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In October of 1756, the hazzan (cantor) of Congregation Shearith Israel in New York City read a proclamation from his pulpit declaring that no member of the congregation should have “Conversation Correspondance or Commasty” with Solomon Hays. Thenceforward, Mr. Hays, his wife and children were excommunicated from Shearith Israel — officially cut off from religious interaction with members of the New York Jewish community. What had Hays done to merit such punishment? The hazzan explained that Hays was being expelled “because he has Candallise [Scandalized] us among the Christens.” In Yiddish, he had caused one of America’s first recorded shande far di goyim, or scandal in front of the gentiles.
The affair, which has become known as “The Battle of Balcony,” began at Kol Nidre services on September 14, 1755. Historians Sheldon and Judith Godfrey describe that evening as “unseasonably hot and muggy and the weather unstable.” Solomon Hays’ wife Gitlah joined the other women of the congregation in the upstairs gallery. She sat in her assigned seat next to an open window. The window sash had been taken from its hinges to allow what little circulation of air was possible on such a stifling evening. According to the Godfreys, “Suddenly a violent storm arose. The rain poured in the open window drenching Mrs. Hays . . . When she arrived home after the service, she reported the incident to her husband.”
Solomon Hays went to the synagogue the next morning, searched out the window sash and replaced it on its hinges so that his wife, when she resumed her place, would not receive another dousing. The morning, however, continued to be “hot and muggy” and the other women consigned to the gallery wished to open the window in order to allow a breath — any breath — of fresh air. Mrs. Hays closed the window. Her neighbors opened it. She closed it. They opened it again. She closed it again. And so forth.
The other women complained to some members of the junto, or Board of Elders, about Mrs. Hays’ intransigence. Moses Gomez, one of the elders, went up to the gallery and removed the window from its sash. According to the Godfreys, “Solomon Hays saw Moses Gomez taking the window outside and confronted him in the synagogue yard. Words passed between them while others came outside to lend their support.” Ultimately, Solomon Hays was “forcibly evicted from the yard” by several of the elders, including Moses Gomez’s father, Daniel.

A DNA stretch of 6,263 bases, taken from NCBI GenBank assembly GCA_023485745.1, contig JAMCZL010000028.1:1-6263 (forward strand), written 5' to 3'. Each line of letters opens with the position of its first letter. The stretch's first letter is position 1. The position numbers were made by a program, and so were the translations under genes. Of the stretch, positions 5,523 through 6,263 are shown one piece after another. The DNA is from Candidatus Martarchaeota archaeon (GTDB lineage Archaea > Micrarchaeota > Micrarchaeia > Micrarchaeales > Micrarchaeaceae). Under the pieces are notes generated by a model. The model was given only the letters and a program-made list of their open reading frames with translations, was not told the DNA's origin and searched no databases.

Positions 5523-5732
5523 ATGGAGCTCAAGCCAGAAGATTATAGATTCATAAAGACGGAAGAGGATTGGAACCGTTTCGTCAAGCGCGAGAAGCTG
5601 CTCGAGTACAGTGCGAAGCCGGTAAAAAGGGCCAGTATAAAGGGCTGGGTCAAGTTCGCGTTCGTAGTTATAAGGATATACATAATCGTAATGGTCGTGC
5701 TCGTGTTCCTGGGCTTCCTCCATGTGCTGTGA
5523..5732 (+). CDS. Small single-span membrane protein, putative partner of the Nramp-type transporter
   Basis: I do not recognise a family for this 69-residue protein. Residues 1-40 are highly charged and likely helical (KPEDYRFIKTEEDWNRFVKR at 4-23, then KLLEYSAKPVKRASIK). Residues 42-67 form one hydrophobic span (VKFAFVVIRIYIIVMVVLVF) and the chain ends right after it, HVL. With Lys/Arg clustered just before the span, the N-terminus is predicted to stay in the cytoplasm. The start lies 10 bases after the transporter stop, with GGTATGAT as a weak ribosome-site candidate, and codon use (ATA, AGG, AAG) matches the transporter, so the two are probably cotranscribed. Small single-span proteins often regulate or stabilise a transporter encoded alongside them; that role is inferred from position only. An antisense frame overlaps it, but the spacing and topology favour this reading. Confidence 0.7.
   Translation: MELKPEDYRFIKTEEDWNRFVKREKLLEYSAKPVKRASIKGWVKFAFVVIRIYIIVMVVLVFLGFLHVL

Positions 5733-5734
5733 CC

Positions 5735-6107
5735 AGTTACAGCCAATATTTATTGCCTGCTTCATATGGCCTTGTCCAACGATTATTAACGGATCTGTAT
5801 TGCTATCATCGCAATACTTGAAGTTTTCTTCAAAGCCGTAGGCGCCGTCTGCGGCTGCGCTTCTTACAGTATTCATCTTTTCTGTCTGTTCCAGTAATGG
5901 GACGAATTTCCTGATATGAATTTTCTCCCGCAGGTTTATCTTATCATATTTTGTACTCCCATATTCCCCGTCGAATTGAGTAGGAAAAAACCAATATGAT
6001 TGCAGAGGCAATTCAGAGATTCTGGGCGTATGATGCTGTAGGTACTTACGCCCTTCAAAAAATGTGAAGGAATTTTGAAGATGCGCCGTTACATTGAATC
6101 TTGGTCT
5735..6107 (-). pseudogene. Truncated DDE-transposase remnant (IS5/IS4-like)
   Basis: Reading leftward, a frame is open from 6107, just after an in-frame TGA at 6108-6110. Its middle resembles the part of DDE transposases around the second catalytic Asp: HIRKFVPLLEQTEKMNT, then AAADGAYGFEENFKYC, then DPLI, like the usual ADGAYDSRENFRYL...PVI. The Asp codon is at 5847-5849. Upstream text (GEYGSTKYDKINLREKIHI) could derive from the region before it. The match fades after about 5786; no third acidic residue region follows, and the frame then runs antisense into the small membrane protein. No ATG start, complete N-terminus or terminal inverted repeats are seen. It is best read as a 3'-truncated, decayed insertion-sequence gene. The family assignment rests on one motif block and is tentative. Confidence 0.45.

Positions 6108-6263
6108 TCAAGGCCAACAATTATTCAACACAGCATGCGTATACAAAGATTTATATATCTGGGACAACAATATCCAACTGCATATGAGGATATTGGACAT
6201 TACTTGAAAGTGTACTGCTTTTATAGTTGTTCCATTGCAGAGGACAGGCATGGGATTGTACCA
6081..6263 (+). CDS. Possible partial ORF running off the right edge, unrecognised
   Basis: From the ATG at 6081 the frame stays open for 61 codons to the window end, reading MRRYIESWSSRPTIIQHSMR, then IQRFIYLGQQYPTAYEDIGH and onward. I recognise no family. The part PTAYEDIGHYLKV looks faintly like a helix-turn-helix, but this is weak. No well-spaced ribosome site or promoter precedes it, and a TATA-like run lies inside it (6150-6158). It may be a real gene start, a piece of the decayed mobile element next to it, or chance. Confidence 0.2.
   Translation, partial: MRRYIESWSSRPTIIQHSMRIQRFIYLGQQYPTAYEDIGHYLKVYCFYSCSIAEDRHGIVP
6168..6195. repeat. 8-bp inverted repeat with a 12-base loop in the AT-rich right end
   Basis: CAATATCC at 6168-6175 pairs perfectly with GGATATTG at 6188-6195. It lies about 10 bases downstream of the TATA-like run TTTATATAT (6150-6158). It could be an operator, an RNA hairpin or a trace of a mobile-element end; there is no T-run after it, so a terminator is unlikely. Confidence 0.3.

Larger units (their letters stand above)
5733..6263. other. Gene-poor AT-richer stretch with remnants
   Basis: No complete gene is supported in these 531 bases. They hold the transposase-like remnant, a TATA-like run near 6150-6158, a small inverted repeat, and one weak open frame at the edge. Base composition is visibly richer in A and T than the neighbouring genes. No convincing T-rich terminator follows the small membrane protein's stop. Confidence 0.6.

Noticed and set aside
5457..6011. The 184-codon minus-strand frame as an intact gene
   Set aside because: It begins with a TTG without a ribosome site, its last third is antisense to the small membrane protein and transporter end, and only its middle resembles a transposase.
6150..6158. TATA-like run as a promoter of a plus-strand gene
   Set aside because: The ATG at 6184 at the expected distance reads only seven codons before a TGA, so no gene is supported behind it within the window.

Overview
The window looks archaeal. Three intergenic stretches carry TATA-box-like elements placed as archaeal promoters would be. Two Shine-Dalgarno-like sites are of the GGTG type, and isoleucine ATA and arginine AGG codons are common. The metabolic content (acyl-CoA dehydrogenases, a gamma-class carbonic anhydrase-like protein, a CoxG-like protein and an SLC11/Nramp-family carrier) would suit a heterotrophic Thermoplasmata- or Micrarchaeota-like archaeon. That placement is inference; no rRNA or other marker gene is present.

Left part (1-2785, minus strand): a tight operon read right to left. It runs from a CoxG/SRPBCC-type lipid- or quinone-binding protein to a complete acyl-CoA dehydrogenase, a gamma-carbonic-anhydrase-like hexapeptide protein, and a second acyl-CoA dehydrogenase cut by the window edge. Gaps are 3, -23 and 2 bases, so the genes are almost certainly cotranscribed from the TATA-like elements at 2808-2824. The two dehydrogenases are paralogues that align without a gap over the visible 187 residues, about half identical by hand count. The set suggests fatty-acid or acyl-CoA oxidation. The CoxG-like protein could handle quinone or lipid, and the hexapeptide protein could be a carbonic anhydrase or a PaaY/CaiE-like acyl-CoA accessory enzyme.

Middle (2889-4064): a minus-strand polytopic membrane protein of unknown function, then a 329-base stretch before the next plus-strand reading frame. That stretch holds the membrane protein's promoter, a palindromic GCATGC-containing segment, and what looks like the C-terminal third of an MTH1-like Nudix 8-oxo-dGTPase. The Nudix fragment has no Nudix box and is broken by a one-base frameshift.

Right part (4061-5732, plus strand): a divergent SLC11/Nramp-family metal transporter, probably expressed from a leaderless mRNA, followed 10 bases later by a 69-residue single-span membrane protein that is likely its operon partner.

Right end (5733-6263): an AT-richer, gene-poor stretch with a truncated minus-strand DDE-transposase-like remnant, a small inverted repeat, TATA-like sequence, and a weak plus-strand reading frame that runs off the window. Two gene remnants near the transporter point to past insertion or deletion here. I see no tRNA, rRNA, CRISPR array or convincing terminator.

Later that month, the Board of Elders fined Hays 20 shillings for causing a disturbance. In response — or retaliation — Hays brought charges in criminal court against the entire Board of Elders, accusing them of assault and battery against his person. Here was the excommunicable offense: Hays had used the courts as the public arena in which to wash the synagogue’s dirty laundry.
The case reached trial in October of 1756, thirteen months after the original incident and the same month that the hazzan announced Hays’s excommunication. After 19 days of hearings at which nine witnesses testified, the Elders were acquitted on all counts. Adding insult to injury, the court ordered Hays to pay the defendants’ legal costs.
This dispute had antecedents. Solomon Hays had conflicts with members of the New York Jewish community that preceded the Battle of the Balcony. According to the Godfreys, Hays earlier accused Daniel Gomez publicly of “charging a usurious rate of interest on a loan” he had given Hays. In early 1755, Hays also testified that two immigrant Jews who claimed to be born in Plymouth, England, and thus entitled to conduct business in English New York, had actually been born in Holland. For this apparently truthful testimony, the congregation accused Hays of being a “traitor” to his people. Soon after, the Battle of the Balcony and Hays’s dragging the Elders into court exhausted the community’s patience.
It was several years before Hays, his wife, and children were readmitted to the congregation and, even then, the bickering continued. Hays and his sons were accused of non-specific violations of the congregation’s rules and defiance of the parnas (president) and other members of the junto.
The historical record is too skimpy for us to know the merits of Hays’ charges that he was criminally manhandled by the junto. We can speculate that Hays had a personality that led him regularly into conflict that, within the Jewish community, was tolerated as “family business.” When Hays took his case to court — when he made it a matter of public record outside the Jewish community — he exhausted the community’s patience.
As early as 1755, it seems, American Jewry tried its best to downplay any notorious public behavior by an individual Jew for fear of bringing opprobrium on the group as a whole. As we have grown more at home in America in our own times, it appears that a majority of American Jews no longer worry that the actions of a co-religionist will taint the reputation of all.